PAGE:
(To be read at the Service of Universal Worship)
Religious Gatheka Number 18
There are many prophecies and several beliefs on this subject, but in this lecture I have no desire to make any prophecy on the subject. I only wish to explain what religion means. The present religion or the coming religion, or the past religion, is for those who divide the truth, which is one, into many. In point of fact what was is, and what is will be. Was this idea not supported by Jesus Christ, who said: 'I have not come to give a new law, I have come to fulfill the law?: If Jesus Christ said this, who else can come out and say: 'I give you a new religion?' There cannot be a new religion; one could as well say, 'I wish to teach you a new wisdom.' There cannot be a new wisdom; wisdom is the same, which was and is and always will be.
There arises a question in the heart of the enquirers, 'Then what is this variety of religions which has engaged humanity for years in conflict with one another, so that most of the wars and battles were fought in the cause of religion?' This only shows the childish character of human nature. The religion which was given and is given, wherever it is given, the religion which was given for unity, for harmony, for brotherhood was used by the childish human nature to fight and to dispute and to engage themselves in battles for years and years. And the most amusing thing for a thoughtful person is to think and to see how they have given in the past history, a most sacred character to war, to battle, and called it sacred war, or holy war.
And the same tendency of making war with one another which began in their religion, persisted in the time of materialism; the same tendency turned into war between nations. And at the same time the differences and distinctions which existed between the different faiths and beliefs still exist and that prejudice and that difference and the bigotry which existed between nations still exist in a smaller or greater degree. What does it show? It shows that the meaning of true religion has not been understood by the majority. And therefore that mission that religion had to fulfill in connection with humanity still remains to be fulfilled. And it is at that fulfillment that Jesus Christ has hinted: 'I have come to fulfill the law, not to give a new law.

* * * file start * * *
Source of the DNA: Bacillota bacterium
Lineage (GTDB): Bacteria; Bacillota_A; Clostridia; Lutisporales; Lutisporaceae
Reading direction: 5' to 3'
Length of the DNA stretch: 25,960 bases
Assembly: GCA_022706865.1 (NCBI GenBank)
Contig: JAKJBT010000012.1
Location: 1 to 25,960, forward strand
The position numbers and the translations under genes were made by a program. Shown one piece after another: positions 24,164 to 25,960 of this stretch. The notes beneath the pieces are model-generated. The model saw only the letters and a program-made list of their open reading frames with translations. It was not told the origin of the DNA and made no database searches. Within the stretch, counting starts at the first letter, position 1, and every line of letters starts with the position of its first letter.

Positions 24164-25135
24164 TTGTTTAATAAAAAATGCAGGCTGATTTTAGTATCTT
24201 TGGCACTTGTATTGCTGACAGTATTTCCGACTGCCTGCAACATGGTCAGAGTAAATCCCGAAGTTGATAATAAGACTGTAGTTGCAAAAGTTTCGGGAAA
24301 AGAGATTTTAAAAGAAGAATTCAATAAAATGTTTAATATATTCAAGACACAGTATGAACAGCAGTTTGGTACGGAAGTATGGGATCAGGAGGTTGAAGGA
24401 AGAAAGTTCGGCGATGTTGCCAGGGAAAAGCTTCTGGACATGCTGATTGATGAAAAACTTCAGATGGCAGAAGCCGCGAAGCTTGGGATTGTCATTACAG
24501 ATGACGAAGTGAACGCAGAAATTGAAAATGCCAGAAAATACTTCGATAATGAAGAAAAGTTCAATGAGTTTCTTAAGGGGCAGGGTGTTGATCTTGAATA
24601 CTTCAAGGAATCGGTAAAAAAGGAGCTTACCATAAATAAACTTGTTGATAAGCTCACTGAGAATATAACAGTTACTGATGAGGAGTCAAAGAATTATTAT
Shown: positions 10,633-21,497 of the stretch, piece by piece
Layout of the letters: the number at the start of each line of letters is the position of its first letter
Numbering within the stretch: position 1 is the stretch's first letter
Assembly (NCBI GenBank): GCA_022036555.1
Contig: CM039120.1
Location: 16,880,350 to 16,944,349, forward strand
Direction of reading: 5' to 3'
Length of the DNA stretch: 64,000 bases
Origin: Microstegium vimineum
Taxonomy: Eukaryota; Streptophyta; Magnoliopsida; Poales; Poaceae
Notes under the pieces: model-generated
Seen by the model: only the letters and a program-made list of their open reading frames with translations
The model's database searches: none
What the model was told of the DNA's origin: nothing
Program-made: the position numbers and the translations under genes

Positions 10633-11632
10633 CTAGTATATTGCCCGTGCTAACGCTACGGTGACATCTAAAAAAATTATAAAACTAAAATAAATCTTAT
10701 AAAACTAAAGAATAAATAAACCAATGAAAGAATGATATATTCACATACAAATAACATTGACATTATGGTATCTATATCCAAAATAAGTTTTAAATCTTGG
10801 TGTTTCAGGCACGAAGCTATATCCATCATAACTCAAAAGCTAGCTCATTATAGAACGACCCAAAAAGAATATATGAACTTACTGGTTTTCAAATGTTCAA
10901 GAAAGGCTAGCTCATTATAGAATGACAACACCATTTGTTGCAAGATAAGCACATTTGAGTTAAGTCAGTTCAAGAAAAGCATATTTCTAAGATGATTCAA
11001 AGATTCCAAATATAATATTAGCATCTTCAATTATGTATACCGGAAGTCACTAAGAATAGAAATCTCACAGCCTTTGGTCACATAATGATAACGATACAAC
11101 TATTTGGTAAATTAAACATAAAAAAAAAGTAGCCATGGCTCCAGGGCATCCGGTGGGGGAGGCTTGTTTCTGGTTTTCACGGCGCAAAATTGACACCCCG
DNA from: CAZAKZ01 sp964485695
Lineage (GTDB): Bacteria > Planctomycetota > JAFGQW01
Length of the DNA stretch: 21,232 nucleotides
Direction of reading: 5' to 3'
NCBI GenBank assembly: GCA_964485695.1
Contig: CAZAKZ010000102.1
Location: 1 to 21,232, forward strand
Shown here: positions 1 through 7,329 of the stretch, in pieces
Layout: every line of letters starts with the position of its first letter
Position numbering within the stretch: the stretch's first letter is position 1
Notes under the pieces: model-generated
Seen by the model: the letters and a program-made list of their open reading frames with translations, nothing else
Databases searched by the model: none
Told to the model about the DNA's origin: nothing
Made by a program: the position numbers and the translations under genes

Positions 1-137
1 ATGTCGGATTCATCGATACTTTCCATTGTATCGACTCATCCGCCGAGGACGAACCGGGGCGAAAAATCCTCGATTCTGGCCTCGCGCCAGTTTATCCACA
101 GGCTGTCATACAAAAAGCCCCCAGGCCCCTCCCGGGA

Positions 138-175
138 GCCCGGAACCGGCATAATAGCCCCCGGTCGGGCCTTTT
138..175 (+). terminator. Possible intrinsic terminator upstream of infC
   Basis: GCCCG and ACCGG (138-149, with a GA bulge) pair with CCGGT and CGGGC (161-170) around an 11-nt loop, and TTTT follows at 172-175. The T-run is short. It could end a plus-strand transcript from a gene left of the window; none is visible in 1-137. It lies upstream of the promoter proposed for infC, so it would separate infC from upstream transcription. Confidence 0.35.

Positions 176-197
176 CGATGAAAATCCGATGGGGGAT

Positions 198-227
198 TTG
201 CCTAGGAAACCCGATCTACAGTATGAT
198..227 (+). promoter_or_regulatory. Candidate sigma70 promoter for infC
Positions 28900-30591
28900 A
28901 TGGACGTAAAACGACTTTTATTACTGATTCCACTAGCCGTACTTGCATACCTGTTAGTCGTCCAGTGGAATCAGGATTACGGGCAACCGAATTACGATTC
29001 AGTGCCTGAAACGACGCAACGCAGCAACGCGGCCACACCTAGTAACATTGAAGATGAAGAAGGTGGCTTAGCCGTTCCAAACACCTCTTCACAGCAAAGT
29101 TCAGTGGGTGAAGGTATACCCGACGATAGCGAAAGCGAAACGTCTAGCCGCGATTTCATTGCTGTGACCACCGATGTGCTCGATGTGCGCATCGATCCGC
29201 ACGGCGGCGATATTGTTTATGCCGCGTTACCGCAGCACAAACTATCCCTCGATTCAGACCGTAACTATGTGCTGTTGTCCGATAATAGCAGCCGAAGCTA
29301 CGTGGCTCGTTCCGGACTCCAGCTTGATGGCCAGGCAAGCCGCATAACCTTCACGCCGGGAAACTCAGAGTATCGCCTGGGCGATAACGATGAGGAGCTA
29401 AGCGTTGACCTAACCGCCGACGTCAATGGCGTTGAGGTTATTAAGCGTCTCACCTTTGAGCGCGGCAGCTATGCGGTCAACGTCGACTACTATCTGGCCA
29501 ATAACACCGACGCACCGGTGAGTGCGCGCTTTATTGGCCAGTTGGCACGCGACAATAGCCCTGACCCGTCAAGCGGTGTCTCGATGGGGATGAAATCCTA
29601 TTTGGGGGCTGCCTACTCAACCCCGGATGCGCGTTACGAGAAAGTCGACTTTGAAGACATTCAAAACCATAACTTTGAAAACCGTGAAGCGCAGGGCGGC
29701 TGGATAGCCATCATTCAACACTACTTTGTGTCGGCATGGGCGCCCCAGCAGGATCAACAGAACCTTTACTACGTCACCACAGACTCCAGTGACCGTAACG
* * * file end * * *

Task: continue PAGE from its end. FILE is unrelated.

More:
Religion can be seen from five different points of view: first, religion which is known to us as certain dogmas, laws or teaching. And when we think and see the condition of the world we see that the law is now given by the nation. Every nation now is responsible for the order and peace of the people.
Besides this, the second aspect of religion is the church and the form of the service. In this of course there are differences and there will always be differences; it is a matter of temperament, it is a matter of tendency and it also depends upon the customs and beliefs of the people who have inherited that tendency from their ancestors. Some have in their house of prayer different forms and different ceremonies which help them to feel elevated; the others have a simple service. One appeals to one and the other appeals to the other.